Ford Motor Company offer a variety of cars, trucks, SUVs and many other products and services to the automotive consumer. In their second century of business, Ford are in a position to appeal to the widest range of potential customers. Each of their automotive brands has a unique personality and holds a distinct place in the Ford Motor Company family.
Ford Motor Company Vehicle Brands
The very first member of the Ford Motor Company family of brands, Ford offers distinctively designed and affordable vehicles for the world's varying lifestyles. From the Model T-the car that first brought driving to the people-to more recent favorites like the Mustang in the United States, the Mondeo in Europe, the EcoSport in South America and the Territory in Asia, Ford vehicles have been among the world's most popular cars, trucks and SUVs.
Ford Motor Company began with just Ford vehicles in a wagon shop in Michigan. To fully understand the essence of this founding member of the family brands, just look at the early history of Ford Motor Company, from Henry Ford's earliest automotive experiments to the Model A, Model T and beyond.
While value for money has always been a top priority in developing Ford vehicles, that concern has never compromised quality or the pursuit of quality solutions. Ford has always strived to meet consumers' real-life requirements-from smaller cars for Europeans to "smarter" cars for the ever-changing environment.
Since 1921, Lincoln has remained an American icon of unparalleled luxury. Today, Lincoln continues to capture the essence of the American spirit. Like the very best of dynamic American design, Lincoln takes an unapologetic approach to luxury-one that embraces elegance, proportion and a balance of exuberance and restraint.
Ford Motor Company acquired Lincoln Motor Company in 1922 for $8 million. Lincoln became the first "outsider" to join the Ford family of brands and initiated Ford Motor Company's entry into the field of luxury vehicles.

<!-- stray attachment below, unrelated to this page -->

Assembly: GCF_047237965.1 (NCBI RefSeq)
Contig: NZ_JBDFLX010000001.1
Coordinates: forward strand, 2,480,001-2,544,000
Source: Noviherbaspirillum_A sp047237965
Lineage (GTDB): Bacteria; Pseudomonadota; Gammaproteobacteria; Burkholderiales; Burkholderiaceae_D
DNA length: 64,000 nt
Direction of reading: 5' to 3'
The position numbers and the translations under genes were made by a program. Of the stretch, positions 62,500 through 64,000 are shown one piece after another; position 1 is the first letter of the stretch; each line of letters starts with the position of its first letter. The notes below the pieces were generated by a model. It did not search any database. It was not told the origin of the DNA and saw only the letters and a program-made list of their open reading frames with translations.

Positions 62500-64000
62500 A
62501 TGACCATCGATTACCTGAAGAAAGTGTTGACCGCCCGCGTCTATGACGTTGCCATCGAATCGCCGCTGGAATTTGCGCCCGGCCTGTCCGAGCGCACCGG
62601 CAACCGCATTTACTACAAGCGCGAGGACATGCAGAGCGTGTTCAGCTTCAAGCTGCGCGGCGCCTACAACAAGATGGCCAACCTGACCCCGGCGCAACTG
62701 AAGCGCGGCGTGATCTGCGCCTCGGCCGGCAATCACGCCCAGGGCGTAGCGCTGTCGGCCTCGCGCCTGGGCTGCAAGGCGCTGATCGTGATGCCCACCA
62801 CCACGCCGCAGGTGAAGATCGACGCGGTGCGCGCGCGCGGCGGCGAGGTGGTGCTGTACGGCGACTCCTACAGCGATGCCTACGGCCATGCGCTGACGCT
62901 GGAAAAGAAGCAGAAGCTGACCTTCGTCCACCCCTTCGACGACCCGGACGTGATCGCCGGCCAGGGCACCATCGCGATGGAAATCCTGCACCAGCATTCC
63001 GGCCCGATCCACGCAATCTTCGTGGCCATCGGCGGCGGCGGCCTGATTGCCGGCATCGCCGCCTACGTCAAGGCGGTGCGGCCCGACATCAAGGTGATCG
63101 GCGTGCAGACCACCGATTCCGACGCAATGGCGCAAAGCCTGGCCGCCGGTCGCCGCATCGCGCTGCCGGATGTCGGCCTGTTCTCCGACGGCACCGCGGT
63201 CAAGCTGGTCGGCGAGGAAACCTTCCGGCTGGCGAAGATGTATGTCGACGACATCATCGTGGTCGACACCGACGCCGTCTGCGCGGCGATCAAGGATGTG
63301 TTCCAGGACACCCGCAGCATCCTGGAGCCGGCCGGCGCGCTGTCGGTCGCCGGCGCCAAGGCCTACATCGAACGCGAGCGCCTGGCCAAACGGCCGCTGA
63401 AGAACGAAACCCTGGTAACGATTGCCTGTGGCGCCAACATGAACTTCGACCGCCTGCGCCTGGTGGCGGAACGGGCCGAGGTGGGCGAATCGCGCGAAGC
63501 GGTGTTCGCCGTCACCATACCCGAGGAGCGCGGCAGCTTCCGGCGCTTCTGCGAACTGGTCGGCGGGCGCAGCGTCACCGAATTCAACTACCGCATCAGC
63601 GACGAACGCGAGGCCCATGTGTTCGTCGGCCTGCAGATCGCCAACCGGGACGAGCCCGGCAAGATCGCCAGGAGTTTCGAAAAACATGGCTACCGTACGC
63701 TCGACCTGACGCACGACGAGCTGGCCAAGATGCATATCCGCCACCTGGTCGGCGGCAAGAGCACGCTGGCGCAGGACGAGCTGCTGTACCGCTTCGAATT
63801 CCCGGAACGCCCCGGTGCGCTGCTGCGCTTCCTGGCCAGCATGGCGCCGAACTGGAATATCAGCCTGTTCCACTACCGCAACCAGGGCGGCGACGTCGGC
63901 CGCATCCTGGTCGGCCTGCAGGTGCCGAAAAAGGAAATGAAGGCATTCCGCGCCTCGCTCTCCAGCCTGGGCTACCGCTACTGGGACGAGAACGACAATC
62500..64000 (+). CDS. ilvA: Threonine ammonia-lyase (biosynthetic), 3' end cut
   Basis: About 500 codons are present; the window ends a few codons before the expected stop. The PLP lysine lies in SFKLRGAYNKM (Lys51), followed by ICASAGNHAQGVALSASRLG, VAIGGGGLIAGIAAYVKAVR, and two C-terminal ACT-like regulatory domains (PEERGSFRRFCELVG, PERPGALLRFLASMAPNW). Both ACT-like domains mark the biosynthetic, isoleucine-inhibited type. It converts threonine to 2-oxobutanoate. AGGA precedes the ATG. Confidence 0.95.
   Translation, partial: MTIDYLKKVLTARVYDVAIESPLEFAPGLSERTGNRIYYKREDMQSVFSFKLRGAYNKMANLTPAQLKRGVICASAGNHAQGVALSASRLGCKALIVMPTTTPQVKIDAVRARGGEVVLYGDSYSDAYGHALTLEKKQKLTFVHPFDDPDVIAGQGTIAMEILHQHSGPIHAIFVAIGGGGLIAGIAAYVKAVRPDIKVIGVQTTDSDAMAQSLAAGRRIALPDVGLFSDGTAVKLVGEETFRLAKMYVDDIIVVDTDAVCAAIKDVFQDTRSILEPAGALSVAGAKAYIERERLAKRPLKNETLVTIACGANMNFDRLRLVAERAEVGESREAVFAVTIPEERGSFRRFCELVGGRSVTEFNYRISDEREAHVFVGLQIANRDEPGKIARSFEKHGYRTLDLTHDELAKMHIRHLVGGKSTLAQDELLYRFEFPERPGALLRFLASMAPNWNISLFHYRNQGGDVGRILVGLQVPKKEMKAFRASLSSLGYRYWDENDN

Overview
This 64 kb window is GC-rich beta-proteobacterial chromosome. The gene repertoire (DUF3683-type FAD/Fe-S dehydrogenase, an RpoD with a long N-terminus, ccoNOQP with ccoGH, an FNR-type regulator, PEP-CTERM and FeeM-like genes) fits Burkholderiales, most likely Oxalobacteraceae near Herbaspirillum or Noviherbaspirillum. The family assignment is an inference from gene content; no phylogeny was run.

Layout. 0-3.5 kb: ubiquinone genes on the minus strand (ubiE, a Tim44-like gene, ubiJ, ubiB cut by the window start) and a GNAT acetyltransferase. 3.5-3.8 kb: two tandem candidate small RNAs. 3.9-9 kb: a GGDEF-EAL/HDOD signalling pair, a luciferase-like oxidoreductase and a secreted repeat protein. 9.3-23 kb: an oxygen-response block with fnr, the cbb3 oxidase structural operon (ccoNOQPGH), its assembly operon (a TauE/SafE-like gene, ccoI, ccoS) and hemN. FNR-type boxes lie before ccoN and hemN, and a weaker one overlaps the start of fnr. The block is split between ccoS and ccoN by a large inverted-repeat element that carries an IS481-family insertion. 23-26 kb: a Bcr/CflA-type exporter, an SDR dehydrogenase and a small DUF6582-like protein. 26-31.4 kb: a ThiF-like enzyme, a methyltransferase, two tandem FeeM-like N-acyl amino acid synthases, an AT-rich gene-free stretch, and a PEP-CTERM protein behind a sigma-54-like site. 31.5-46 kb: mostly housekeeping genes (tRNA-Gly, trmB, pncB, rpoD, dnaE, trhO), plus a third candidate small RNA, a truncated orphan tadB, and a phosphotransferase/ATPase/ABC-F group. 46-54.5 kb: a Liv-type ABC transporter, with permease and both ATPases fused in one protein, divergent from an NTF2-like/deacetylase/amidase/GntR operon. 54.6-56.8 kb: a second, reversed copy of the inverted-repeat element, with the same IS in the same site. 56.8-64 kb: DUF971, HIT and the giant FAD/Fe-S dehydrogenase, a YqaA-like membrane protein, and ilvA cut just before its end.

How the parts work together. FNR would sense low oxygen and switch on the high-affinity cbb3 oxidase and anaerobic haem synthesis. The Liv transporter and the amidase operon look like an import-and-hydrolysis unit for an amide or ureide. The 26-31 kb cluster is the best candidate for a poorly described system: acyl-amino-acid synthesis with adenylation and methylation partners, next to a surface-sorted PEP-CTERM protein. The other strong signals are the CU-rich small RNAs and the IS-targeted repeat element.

Lincoln's vehicle history is dominated mainly by a few evolving lines of luxury cars, including the Continental, improved with each new model year to meet the brand's goal of providing "indulgence at its finest."
Mercury's vehicle development continues today to strive toward the ideals of a sophisticated and clever choice for the consumer.
Mercury is unique within the Ford Motor Company family as the only vehicle brand other than Ford to be created from within the company. In the mid-1930s, management at Ford Motor Company began to identify a gap in product line between the economical Fords and the luxury Lincolns. Mercury was developed to fill that gap and bring Ford Motor Company a competitive edge.
Conceived as a balance of luxury and affordability, Mercury has proven a versatile and enduring brand over the years.
Named after the ancient god of wisdom, Mazda is proud of its heritage of innovation in creating vehicles that deliver the feeling of "Zoom-Zoom" that you first felt as a child.
What started out as a tiny cork manufacturer called the Toyo Cork Kogyo Company in Hiroshima, Japan, today stands as a world leader in the production of commercial and passenger vehicles.
Mazda's first work in 1931 was a three-wheeled truck, the Mazda-Go-a striking combination of motorcycle and automobile. All vehicles that followed took on the Mazda name and, in 1984, the company officially changed its name to Mazda. The intention was to help Mazda employees, and all others who came in contact with the company's vehicles, recognize the values of the god of wisdom and see Mazda as a leading light in the automobile industry.
From the world's first three-point safety belt to the world's first safety-concept car, Volvo has set the standard for automotive safety since 1927. Volvo's ongoing commitment to safety, the environment and innovation remains as strong today as it was over 80 years ago.
Volvo was born on April 14, 1927, when the first car, 4, nicknamed ''Jakob,'' left the factory in Gothenburg. The Swedish company began over a crawfish lunch between two friends, Assar Gabrielsson and Gustaf Larson.
Volvo's first six-cylinder car, the PV651, was introduced in 1929 and quickly became the standard for taxis throughout Sweden. In 1955, Volvo began exporting to the United States, and in 1966, the Volvo 164 was named "the world's safest car."
On March 8, 1999, Volvo shareholders approved the sale of Volvo cars to the Ford Motor Company. As part of the Ford Motor Company family of brands, the new millennium started very well, with the company selling 422,100 vehicles in 2000, a record year. In 2002, the long-awaited XC90-Volvo's first true SUV-was unveiled in Detroit and won North American International Auto Show Truck of the Year in 2003.